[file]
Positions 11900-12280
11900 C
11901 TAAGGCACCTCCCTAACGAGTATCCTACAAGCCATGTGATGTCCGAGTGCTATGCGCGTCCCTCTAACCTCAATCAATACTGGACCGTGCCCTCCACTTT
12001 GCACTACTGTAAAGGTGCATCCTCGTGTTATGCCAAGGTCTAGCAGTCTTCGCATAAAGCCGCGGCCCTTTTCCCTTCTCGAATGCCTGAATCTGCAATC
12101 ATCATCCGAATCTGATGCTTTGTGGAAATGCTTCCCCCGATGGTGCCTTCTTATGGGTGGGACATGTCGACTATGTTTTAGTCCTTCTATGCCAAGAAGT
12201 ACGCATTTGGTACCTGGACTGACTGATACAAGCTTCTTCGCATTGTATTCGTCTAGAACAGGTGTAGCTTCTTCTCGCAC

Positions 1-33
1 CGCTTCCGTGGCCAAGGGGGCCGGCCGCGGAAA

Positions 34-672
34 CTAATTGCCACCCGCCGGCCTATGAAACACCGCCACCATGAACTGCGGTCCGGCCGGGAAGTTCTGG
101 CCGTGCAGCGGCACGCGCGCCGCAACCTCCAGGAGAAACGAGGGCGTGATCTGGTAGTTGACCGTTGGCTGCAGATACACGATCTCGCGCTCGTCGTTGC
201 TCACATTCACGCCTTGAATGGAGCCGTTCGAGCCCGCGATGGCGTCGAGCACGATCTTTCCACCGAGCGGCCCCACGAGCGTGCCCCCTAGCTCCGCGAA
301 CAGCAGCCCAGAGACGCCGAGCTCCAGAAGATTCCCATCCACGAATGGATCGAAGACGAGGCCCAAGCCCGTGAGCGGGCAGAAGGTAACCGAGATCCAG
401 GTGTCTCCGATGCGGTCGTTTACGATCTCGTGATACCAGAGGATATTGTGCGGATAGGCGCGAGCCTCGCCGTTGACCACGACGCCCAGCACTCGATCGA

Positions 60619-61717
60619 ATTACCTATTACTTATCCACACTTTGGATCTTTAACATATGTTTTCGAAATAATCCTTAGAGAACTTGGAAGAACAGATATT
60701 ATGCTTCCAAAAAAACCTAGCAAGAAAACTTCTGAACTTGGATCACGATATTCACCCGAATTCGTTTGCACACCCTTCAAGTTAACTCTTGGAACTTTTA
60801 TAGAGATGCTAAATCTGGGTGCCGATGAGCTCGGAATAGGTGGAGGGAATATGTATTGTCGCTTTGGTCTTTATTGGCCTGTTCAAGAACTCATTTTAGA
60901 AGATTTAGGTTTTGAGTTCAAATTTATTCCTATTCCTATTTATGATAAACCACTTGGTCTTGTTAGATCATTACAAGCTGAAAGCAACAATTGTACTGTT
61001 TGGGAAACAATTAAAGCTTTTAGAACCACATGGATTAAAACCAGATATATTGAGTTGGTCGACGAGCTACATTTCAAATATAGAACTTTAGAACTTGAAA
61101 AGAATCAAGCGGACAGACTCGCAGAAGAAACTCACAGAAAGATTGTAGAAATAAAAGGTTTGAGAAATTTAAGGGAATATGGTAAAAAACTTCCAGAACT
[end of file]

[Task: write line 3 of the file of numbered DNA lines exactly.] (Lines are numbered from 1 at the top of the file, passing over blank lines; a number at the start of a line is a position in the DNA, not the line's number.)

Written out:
11901 TAAGGCACCTCCCTAACGAGTATCCTACAAGCCATGTGATGTCCGAGTGCTATGCGCGTCCCTCTAACCTCAATCAATACTGGACCGTGCCCTCCACTTT